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TLS aims to provide data integrity and privacy between two trusted parties. Information exchanged over the latest version of TLS should be secure from being exposed to third parties in unencrypted form. Additionally, third parties should be unable to modify that information: this is the concept of data integrity, and is the reason an integrity check is performed on each message.
However, even though application data transmitted over a properly-established TLS connection is secure, some metadata and connection information is necessarily exposed to third parties. Without additional obfuscation outside of the scope of SSL/TLS, an observer will be able to discover:
- The IP addresses of the client and server. Since the client and server are communicating over TCP/IP, which operates at a lower level than the TLS protocol, these IP addresses are public and are used for routing the encrypted packets.
- The server certificate, including the server name. Since the server sends the certificate to the client as a part of the handshake process before encrypted messages are sent, an observer of the handshake will see the certificate in plain text.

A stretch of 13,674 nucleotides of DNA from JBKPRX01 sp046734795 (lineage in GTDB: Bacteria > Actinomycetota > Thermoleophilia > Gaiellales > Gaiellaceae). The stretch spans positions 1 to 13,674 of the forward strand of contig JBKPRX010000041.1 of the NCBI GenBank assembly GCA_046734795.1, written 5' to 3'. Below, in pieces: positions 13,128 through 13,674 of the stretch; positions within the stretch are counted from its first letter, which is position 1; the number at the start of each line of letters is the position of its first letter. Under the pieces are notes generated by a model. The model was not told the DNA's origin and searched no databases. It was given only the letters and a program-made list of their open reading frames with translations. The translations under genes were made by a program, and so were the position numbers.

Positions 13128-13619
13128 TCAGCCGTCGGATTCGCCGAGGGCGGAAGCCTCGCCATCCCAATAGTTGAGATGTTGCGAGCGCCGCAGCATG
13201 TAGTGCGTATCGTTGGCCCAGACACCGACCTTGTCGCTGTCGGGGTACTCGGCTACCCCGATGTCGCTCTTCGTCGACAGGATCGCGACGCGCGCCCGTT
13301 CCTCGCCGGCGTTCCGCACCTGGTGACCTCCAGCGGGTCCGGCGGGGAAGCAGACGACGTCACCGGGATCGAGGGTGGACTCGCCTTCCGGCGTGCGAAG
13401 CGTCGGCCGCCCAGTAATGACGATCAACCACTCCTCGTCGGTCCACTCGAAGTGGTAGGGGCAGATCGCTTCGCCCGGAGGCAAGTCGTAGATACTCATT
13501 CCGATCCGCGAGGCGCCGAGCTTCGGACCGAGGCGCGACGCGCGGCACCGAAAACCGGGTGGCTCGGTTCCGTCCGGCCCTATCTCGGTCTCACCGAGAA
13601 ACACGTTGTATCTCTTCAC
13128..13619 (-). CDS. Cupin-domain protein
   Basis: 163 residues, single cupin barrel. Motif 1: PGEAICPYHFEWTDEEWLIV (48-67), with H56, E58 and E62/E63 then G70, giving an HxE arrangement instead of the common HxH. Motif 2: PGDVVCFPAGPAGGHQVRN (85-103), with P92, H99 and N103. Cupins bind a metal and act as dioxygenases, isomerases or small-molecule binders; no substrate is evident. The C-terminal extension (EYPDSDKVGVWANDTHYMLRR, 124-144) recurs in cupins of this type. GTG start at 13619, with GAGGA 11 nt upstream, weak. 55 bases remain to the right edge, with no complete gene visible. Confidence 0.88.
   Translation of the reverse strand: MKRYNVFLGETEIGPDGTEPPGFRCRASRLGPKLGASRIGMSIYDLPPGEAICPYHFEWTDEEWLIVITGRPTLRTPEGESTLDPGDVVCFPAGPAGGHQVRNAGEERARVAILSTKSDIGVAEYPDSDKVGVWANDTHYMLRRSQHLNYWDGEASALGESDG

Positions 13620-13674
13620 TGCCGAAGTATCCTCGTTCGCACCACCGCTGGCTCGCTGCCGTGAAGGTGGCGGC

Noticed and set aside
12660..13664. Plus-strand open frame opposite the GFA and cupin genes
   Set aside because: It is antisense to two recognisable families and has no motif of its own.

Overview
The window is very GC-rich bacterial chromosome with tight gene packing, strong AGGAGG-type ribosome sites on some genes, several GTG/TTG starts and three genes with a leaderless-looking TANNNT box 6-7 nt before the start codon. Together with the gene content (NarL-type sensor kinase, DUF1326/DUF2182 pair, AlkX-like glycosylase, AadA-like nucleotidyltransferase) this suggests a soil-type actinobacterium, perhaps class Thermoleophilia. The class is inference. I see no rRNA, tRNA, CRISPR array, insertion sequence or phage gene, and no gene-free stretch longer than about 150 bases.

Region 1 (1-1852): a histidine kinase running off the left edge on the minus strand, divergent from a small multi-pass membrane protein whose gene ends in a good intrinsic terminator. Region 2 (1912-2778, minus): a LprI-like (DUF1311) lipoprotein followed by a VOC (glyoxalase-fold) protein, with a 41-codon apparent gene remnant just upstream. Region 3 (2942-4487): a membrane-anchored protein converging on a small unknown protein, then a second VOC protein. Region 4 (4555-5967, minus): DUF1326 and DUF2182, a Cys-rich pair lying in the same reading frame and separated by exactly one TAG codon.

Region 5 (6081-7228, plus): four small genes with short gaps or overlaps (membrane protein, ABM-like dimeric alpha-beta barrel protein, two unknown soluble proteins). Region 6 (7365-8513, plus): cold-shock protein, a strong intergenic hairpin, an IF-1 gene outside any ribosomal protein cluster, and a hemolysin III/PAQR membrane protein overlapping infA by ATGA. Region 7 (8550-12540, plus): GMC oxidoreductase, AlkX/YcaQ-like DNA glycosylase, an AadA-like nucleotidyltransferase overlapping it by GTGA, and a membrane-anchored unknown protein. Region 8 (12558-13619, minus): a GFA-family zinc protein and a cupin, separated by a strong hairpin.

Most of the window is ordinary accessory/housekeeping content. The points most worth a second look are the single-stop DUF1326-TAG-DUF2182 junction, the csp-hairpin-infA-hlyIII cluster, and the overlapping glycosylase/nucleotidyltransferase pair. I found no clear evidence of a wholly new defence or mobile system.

- The approximate length of the URL and payload. Although the application data is encrypted, an astute observer of an HTTPS connection will be able to deduce the length of the URL requested and the approximate size of any non-cached assets. Cached assets, since they reside on the client already, are not vulnerable to this introspection until the cache expires and they are re-fetched.
In addition to the data listed above, additional information may be inferred based on the timing of network requests. Outdated SSL/TLS versions have additional identified vulnerabilities, and in the future one must anticipate the TLS spec will be versioned to ameliorate any vulnerabilities identified in the future.